Pfizer Hints That German Policy Helped Drive 500 Job Cuts
Pfizer (NYS: PFE) is cutting more than 500 jobs in Germany, amounting to one in eight of the company's workforce there, Handelsblatt is reporting. And in a story that's familiar after several years of sales layoffs, drug reps will bear the brunt of the cuts, although administrative functions will be hit, too.
The job cuts are part of Pfizer's previously announced global restructuring, which is intended to claim more than 20,000 jobs and save billions annually. Some of the cuts came from the integration of Wyeth, which Pfizer bought in 2009; some have been aimed at reducing R&D spending.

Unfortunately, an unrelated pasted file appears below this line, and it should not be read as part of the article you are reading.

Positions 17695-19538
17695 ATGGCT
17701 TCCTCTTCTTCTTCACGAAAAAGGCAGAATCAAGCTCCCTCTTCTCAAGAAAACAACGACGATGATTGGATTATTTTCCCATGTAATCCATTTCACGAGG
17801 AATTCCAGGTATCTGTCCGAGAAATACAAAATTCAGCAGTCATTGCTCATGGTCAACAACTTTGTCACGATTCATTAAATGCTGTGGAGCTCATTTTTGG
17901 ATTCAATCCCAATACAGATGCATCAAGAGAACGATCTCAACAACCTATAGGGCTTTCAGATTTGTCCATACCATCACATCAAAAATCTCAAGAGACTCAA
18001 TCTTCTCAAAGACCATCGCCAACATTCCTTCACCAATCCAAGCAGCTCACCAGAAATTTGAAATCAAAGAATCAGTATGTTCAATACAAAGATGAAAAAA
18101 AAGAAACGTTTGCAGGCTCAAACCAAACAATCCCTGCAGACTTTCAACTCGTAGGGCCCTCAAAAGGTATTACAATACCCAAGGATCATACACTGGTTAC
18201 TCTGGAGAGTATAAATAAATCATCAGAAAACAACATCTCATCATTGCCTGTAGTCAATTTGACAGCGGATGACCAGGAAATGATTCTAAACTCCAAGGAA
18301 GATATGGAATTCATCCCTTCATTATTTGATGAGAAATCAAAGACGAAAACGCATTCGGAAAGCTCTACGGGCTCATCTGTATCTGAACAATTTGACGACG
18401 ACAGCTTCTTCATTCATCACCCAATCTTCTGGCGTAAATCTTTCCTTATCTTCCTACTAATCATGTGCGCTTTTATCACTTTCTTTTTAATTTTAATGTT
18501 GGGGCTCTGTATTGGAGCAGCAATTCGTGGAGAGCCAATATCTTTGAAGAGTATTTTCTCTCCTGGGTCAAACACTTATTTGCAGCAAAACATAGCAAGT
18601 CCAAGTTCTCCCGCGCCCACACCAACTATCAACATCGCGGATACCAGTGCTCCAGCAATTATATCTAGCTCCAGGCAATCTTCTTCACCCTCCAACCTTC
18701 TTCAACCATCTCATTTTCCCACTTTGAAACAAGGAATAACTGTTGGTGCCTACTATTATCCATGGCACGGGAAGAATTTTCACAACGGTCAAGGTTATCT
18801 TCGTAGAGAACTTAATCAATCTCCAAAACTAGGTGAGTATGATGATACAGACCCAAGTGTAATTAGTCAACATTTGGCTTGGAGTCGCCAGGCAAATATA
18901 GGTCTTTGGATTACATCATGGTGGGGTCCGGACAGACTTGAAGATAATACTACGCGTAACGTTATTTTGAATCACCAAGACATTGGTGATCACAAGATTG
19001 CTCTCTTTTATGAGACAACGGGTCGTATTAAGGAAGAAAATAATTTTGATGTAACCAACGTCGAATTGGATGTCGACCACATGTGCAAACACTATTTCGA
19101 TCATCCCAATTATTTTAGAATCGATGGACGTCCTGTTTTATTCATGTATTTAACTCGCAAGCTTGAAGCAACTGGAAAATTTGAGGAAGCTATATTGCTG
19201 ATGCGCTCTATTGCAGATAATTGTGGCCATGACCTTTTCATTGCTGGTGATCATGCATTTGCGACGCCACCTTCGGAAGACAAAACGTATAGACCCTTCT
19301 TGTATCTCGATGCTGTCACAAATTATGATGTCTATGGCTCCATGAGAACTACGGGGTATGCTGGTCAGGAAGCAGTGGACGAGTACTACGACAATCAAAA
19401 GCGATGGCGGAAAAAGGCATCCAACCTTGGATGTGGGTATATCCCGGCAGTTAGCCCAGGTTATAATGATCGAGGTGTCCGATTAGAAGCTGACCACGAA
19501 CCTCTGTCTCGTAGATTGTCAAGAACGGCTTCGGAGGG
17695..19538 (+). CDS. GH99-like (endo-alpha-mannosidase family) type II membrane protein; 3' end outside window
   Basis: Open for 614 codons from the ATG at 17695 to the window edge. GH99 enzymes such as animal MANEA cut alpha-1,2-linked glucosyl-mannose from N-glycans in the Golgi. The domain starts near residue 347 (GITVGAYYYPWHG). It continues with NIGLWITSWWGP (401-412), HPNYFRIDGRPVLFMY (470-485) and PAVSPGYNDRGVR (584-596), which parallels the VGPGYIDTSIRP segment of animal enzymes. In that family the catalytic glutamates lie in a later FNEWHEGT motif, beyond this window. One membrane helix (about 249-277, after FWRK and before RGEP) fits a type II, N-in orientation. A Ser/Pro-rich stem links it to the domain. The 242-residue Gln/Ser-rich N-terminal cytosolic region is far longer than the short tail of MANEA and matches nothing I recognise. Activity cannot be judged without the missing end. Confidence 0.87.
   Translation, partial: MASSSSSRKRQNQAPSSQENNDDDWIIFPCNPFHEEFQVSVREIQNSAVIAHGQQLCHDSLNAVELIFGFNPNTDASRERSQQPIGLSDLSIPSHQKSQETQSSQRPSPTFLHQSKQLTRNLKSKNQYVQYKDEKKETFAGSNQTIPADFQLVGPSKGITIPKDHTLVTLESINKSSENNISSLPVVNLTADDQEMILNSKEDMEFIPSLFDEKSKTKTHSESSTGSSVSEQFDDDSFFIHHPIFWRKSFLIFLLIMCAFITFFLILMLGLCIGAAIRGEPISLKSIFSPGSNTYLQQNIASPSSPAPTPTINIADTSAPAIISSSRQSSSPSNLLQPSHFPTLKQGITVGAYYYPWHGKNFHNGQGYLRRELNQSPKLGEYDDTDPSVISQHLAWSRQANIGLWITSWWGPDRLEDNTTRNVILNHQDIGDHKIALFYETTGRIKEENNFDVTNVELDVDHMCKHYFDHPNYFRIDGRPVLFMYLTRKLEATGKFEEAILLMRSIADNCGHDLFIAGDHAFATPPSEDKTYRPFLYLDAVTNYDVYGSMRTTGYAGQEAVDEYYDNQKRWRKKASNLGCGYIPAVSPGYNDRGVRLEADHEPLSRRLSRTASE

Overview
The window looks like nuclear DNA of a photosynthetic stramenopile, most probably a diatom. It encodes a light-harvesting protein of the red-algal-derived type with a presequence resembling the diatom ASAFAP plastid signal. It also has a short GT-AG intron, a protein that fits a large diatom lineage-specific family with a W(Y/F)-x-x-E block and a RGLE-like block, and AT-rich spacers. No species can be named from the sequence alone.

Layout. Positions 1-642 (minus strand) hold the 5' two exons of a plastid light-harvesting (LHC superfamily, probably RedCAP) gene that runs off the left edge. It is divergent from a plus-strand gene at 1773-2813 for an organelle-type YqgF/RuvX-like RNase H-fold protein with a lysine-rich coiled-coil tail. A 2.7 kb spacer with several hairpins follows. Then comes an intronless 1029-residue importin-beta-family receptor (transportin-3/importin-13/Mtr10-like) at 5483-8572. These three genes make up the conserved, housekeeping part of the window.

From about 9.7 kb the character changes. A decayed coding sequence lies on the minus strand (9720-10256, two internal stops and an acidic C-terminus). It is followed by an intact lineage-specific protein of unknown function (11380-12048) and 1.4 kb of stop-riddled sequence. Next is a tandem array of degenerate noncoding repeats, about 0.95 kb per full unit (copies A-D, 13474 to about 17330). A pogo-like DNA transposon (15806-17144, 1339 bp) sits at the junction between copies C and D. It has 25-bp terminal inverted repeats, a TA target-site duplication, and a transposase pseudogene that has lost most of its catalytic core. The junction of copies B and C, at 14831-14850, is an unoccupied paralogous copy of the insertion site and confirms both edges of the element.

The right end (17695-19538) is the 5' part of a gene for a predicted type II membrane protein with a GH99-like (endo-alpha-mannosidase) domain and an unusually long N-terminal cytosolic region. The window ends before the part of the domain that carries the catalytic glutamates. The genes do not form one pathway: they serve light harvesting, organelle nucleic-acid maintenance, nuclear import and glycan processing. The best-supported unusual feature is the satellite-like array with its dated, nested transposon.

And some have stemmed from a shift toward smaller sales forces supporting more specialized drugs -- and a shift away from the huge armies of reps that once promoted mass-market blockbusters, such as the best-selling Lipitor, which faces generic competition in November. Most of the German cuts will come in Pfizer's primary-care operations, Handelsblatt states.
But Germans are wondering whether the cuts in were inspired, at least in part, by the government's new austerity plans for drug spending -- something Pfizer is hinting at. Pfizer's pain drug Lyrica is expected to face a price cap, for instance, and new drugs will have to prove themselves better than existing treatments during their first year on the market or face government-imposed prices. As a Pfizer spokesman said, as quoted by The Local, "The health care policy environment has clearly clouded the expectations for future business."
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